A Novel for Oz Lovers: Finding Dorothy

I have been an Oz devotee since I was a little girl. I couldn’t guess how many times I’ve read the book (and many of the sequels, by L. Frank Baum and others). A while back I read a biography of Baum, Finding Oz, by Evan I. Schwartz, a rather academic but interesting book, which included much information about Baum’s wife, Maud Gage Baum, a remarkable woman in her own right and the daughter of a famous suffragist, Matilda Joslyn Gage.

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The cover of Elizabeth Letts’ novel Finding Dorothy makes no mention of Oz, and I’m not sure what bit of serendipity made me pick it up at the bookstore. Finding Dorothy is a well-researched rendering of Maud Baum’s life, from her years as an early female undergraduate at Cornell University to her involvement in the filming of The Wizard of Oz in 1938.

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The novel flips between the ups and downs of the Baums’ marriage (two very different people devoted to one another, she the pragmatist holding the family together, he the creative and imaginative one, diving into one adventure after another) and Maud’s fervent desire to protect Frank’s legacy as she watches the filming of the movie. She worries about Judy Garland and tries to protect her from some of the harsher realities of Hollywood. Unable to get her hands on a script (“It’s a work in progress,” she’s told again and again), she worries about the changes from book to film.

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Where Schwartz’ book tries to find the basis for The Wizard of Oz in nineteenth century politics (I was not entirely convinced), Letts finds Dorothy in Maud’s life and her relationships with her family. We recognize bits and pieces of Oz in Frank’s interactions with their children, and we come to understand why Maud, who had four sons but no daughters, feels so strongly about Dorothy.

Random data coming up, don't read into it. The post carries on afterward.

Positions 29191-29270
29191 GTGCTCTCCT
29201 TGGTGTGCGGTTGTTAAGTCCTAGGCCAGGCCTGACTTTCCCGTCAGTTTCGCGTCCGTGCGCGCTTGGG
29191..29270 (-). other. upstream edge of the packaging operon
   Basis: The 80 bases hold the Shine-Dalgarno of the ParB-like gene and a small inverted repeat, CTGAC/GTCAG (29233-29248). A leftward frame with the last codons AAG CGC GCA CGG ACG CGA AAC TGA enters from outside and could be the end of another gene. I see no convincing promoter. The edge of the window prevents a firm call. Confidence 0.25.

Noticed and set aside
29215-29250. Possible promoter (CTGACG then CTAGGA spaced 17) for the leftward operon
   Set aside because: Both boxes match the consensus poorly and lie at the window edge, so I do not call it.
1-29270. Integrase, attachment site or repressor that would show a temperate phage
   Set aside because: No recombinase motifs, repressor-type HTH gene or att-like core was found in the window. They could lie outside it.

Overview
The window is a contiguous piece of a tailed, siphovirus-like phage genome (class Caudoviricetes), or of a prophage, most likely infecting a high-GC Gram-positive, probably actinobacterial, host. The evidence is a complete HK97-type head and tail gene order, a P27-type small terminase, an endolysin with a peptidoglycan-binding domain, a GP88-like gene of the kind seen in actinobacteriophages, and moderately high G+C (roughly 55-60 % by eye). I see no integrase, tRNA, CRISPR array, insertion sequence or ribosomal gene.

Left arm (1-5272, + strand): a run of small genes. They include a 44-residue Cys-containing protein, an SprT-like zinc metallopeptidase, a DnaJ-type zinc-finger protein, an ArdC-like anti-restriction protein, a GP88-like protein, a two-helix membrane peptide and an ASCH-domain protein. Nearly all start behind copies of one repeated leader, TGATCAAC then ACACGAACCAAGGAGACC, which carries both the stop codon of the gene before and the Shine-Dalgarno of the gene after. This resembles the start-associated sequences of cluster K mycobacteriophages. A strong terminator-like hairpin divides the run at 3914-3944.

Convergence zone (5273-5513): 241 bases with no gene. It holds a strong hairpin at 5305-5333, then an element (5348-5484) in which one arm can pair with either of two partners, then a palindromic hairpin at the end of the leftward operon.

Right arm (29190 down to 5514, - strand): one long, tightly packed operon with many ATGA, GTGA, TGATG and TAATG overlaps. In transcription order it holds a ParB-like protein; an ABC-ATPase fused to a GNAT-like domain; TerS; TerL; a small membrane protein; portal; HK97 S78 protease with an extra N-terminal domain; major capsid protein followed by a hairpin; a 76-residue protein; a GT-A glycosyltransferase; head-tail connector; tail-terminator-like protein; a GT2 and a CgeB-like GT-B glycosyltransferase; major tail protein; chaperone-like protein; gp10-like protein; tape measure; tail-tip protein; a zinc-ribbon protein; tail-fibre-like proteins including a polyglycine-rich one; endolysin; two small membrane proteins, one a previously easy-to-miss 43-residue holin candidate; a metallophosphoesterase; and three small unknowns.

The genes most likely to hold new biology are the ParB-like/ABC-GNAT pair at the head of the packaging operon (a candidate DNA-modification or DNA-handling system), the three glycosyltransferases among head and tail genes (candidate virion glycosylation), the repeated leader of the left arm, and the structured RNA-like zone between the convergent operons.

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The picture Letts paints of a woman’s life in the late nineteenth century is frightening. The dangers of childbirth (largely unpreventable, contraceptives being illegal) and infant mortality, the isolated life Maud’s sister faced on the Dakota prairie, the lack of women’s rights in general. Maud’s mother and her friends (she worked with Susan B. Anthony and Elizabeth Cady Stanton, among others) spent their lives fighting for the right to vote; that came some twenty years after Matilda’s death.

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Letts adds an Afterword, describing how she came to her interest in Maud’s life, how she changed a few things here and there, and what became of some of the people in Maud’s life. Maud was born in 1861 and lived until 1955—what changes she saw!

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Finding Dorothy is a loving tribute to a remarkable woman, and her equally remarkable husband. Without Maud’s love and support, Frank Baum might never have written The Wizard of Oz, and the world would be poorer for that.